The Connected Cloud
Cloud computing is interesting first, but not only, because of the prevalence of cloud projects. There are many of them launched every day. Some have lofty expectations for business benefits (cost saving of 20 percent or more) and others carry even more intriguing goals.
In 2005 “the cloud” was new. Shared computing services were a novel idea. People weren’t sure they would catch on. There were many concerns about the initial reality of cloud, but the big one was security. Many business owners felt that cloud computing wouldn’t be as secure as their on-site system was. Yet, from a purely tactical perspective, that wasn’t always the case. In fact, knowing where something is makes it more vulnerable than something with an unknown location.
The Community Cloud
The cloud ended up catching on, and eventually became an accepted reality. What may be coming, however, changes the cloud forever. There are US Government Agencies that have put two to four—or even more—petabytes of information into dedicated cloud solutions. “Dedicated cloud,” in this case means the community cloud as defined by NIST. In this case, there are multiple organizations using the resources, but they are all from the same group or agency. This makes having their data shared in a cloud less risky. There are also agencies that have data that gets leveraged around the world—for instance, the National Oceanic and Atmosphere Administration (NOAA) and the United States Geological Survey Agency (USGS). Data these organizations generate is concrete: we know when there is an earthquake (you feel the earth move under your feet) and we all know what the weather is outside. Of course, these agencies do produce and generate more data than that, all of which is shared with various groups around the world.
Soon, however, there is a change coming to cloud computing. The concept of cloud service providers is going to change, with the advent and inclusion of data from Cyber Physical Systems (CPS), sometimes called the Internet of Things (IoT). Today, IoT devices produce more data that virtually every other producing system. Most of the data they produce isn’t used or even noticed. For example a remote thermite monitoring a specific location (say a volcano) publishes the temperature 4 times a minute or more than 5760 times in a day. We can discard the majority of those data points because they are not significant. If it is 82 degrees 10 miles from the volcano and 81 degrees on the volcano, that data is not useful or unique. Estimates place the volume of CPS/IoT generated data at around 110 zB today. Experts project that in less than 5 years there will be roughly 5 times as many CPS/IoT devices deployed.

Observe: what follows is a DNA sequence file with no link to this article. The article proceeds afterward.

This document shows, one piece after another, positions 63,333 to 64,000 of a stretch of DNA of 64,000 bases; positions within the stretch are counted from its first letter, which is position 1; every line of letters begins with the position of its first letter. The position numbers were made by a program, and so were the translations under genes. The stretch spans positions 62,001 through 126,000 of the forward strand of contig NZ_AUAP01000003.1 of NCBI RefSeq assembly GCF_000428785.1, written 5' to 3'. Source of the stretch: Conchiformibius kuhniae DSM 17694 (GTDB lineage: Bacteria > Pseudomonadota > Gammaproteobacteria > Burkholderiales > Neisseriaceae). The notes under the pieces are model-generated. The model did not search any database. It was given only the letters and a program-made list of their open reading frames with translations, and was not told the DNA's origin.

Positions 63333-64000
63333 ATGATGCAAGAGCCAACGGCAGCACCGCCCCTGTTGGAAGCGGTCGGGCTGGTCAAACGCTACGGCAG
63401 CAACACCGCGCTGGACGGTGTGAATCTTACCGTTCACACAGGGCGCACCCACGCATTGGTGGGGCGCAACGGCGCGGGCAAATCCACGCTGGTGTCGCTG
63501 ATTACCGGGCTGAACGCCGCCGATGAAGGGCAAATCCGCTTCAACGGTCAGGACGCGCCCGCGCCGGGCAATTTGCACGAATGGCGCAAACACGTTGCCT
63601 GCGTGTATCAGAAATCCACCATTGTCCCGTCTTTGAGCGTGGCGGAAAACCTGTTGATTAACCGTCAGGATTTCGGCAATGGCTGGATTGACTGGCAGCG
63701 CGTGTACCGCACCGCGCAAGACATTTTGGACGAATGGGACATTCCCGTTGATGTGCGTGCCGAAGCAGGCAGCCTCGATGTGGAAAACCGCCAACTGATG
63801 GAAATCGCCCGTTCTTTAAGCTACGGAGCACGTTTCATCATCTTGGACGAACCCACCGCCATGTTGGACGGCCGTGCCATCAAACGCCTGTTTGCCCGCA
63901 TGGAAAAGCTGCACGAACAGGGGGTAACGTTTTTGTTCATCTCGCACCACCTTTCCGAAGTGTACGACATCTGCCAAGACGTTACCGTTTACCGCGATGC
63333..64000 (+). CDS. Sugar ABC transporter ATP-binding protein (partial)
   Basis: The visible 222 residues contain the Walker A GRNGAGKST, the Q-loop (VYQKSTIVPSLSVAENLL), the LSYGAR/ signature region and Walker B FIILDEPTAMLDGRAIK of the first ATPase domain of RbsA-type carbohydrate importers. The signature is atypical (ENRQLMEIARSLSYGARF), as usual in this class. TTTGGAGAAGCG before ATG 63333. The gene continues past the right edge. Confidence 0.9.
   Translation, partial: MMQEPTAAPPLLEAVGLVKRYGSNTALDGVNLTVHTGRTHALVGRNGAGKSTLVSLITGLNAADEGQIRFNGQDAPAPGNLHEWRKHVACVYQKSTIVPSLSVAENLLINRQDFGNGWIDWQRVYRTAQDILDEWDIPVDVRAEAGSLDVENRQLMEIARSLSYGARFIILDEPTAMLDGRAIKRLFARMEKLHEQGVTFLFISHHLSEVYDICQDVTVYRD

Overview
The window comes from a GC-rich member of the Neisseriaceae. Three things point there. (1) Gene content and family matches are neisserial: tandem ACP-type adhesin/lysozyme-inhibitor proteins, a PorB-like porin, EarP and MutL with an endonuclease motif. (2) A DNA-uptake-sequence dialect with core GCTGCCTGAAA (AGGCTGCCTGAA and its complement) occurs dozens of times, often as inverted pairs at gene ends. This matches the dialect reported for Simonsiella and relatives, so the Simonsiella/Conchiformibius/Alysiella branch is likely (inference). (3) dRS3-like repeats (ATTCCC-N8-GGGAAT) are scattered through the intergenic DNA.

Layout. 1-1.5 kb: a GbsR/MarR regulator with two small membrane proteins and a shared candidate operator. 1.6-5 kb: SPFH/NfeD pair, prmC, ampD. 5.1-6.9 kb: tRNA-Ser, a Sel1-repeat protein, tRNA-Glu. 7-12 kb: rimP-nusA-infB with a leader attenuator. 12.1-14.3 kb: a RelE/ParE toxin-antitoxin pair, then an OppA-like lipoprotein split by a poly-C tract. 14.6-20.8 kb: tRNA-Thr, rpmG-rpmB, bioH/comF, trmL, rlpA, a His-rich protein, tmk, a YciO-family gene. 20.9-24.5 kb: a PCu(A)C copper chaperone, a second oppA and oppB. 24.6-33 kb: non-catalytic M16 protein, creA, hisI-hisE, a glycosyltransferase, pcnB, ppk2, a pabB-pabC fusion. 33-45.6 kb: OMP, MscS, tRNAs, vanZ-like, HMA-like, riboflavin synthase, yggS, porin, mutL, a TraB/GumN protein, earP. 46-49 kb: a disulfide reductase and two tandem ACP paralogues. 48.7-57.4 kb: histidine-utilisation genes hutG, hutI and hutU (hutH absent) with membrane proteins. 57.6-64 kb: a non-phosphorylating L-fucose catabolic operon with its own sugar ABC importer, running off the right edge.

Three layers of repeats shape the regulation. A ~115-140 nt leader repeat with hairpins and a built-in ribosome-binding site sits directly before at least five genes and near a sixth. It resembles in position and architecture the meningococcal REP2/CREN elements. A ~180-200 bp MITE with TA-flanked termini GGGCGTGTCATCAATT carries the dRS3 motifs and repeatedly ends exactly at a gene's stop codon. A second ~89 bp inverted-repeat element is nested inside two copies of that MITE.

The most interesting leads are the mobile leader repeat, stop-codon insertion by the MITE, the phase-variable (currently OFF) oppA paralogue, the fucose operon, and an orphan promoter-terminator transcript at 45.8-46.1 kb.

As we get smarter, though, the sensors we deploy will produce more intelligent data. For example, that volcano thermometer may stop sending 5700 pieces of information and only send information when there is a significant change. The group that placed that sensor will be able to determine what “significant” means. For instance, with a volcano, you don’t care if it is suddenly 20 degrees colder at night. You do care if the temperature rises above the air temperature, even if that rise isn’t sudden. The concept of CPS/IoT device intelligence will reduce a lot of the overall data produced. That 5700 messages a day/35000 messages in a week may drop to 1.
The Cloud Future
(Infographic Image Source: Intel)
Yes, cloud will continue to provide computing services and storage, as more and more of its overall capacity will be consumed by CPS/IoT data. The rise of intelligent sensors will keep the amount of data flow at a lower level than the increase in the number of CPS/IoT devices would suggest. But even intelligent sensors will have to check-in from time to time, sometimes simply to validate that the connection is still viable and working. The more critical the sensor the more frequently it will need to check-in. This won’t result in 35000 data points a week, but it will still produce some.
The Next Big Thing
(Image Source: Shutterstock)
The next big thing in cloud computing will be the hosting of billions of little things—or, actually, the data from billions of little things. Analyzing and compiling all that information will also change how the cloud is consumed by companies, governments, and individuals. There will need to be a throttle that pays attention to the data you are requesting, and a pipeline for getting you that data. Intelligent sensors will produce smart controlled data. Intelligent cloud solutions will allow the device connecting to receive the amount of data it can process effectively, so as not to drown the messenger in data.
The new cloud will be just like the old cloud, just doing new things a little differently.
By Scott Andersen